Australian Systematic Botany Australian Systematic Botany Society
Taxonomy, biogeography and evolution of plants
RESEARCH ARTICLE

The trichotomosulcate asparagoids: pollen morphology of Hemerocallidaceae in relation to systematics and pollination biology

Carol A. Furness A C , John G. Conran B , Thomas Gregory A and Paula J. Rudall A

A Jodrell Laboratory, Royal Botanic Gardens, Kew, Richmond, Surrey, TW9 3DS, UK.

B The University of Adelaide, ACEBB, EES, Benham Building, DX 650 312, Adelaide, SA 5005, Australia.

C Corresponding author. Email: c.furness@kew.org

Australian Systematic Botany 26(6) 393-407 http://dx.doi.org/10.1071/SB13046
Submitted: 2 November 2013  Accepted: 29 January 2014   Published: 27 March 2014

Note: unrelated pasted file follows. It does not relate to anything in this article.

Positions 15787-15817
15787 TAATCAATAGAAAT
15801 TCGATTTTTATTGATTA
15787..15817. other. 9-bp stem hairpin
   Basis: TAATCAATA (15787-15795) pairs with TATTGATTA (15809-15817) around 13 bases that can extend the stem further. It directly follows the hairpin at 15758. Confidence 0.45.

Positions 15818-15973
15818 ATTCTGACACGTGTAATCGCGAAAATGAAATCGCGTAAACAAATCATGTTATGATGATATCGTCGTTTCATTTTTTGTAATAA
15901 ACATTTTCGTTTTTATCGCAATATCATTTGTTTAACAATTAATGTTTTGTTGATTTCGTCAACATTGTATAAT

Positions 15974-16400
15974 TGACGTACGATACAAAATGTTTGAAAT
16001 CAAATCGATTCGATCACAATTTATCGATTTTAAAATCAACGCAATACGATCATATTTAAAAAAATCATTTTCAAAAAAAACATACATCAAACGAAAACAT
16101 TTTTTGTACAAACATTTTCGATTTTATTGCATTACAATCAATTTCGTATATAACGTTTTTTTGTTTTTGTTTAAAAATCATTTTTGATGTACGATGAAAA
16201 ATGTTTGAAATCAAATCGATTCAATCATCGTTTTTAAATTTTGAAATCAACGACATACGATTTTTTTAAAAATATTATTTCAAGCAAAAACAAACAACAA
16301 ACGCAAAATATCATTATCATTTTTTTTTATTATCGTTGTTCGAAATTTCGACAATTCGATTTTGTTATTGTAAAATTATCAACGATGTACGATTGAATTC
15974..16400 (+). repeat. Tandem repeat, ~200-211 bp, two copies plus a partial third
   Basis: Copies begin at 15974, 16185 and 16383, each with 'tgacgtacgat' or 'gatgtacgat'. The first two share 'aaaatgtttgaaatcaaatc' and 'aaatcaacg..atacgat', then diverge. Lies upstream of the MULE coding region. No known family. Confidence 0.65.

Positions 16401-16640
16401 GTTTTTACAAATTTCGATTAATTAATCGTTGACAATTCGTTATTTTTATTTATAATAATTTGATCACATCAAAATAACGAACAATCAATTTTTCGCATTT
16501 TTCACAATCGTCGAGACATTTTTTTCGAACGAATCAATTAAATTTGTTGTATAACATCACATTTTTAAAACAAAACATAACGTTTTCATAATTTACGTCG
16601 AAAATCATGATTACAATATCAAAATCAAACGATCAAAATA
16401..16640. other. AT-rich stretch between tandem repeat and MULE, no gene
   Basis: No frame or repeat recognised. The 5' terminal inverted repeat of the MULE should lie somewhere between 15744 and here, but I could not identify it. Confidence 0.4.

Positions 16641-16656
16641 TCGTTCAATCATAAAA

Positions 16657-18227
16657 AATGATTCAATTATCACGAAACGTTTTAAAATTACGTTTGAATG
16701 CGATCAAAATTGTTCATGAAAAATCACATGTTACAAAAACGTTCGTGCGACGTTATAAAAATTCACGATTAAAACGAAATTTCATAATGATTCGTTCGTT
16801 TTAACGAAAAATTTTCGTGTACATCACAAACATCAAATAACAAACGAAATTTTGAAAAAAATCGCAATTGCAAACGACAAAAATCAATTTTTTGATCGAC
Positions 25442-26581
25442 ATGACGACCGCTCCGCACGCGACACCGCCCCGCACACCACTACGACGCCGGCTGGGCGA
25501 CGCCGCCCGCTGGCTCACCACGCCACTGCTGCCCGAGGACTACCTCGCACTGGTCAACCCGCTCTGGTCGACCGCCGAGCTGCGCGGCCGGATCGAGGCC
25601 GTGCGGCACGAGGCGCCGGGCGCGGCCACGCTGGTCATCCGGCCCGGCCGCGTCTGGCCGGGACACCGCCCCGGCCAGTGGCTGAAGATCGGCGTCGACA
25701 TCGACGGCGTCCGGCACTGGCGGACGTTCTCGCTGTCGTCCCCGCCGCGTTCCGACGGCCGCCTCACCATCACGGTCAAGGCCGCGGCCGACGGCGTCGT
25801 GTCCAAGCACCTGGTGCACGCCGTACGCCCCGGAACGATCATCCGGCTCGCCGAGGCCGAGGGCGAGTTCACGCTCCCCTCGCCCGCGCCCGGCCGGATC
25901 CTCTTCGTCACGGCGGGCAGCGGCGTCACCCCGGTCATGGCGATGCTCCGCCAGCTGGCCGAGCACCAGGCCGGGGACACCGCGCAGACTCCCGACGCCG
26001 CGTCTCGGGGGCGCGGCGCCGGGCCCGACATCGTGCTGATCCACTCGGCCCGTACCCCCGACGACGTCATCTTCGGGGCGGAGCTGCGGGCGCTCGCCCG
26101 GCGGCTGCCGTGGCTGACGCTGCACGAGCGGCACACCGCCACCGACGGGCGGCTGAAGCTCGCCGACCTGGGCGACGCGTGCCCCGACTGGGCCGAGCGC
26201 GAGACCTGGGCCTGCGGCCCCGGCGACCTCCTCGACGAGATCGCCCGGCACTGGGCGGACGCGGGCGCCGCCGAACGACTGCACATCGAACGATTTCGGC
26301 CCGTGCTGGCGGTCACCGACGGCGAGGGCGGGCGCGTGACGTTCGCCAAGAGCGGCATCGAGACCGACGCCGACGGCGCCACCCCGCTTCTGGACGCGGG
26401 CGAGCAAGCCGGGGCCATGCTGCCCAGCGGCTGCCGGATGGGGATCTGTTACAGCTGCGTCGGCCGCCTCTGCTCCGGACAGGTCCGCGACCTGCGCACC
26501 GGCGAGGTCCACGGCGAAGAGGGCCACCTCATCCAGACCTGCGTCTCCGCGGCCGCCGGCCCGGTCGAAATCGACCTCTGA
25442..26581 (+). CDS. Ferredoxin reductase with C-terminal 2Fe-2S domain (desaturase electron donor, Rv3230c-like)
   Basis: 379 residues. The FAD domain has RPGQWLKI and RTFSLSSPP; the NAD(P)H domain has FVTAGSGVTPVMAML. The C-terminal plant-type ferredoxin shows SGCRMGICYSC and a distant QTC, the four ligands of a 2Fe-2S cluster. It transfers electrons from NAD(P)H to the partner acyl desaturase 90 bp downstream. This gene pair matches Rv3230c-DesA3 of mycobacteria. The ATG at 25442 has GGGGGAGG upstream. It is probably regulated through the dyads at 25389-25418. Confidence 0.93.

Abstract

We examined pollen of 19 genera of Hemerocallidaceae by using scanning electron microscopy (SEM), and one genus (Dianella) by using transmission electron microscopy (TEM). Pollen was generally small in size, with a rounded triangular outline when hydrated, and a characteristic three-armed aperture, a distal trichotomosulcus. The pollen surface was finely sculptured and the exine was thin. Microreticulate pollen is a potential synapomorphy for several species of the ‘crown phormioid’ subclade recognised in molecular analyses. Perforate and fossulate pollen supports a relationship between several species of Dianella. Microrugulate pollen is more frequent in the johnsonioids than in the phormioids. Hemerocallis is distinguished by elongated monosulcate pollen, a relatively thick exine with a pronounced reticulate surface, and large globules of attached pollenkitt. We hypothesise that Hemerocallidaceae are ancestrally buzz-pollinated, and their pollen morphology is an adaptation to this pollination type. A reversal to butterfly or moth pollination occurred in Hemerocallis, with associated changes in pollen morphology.


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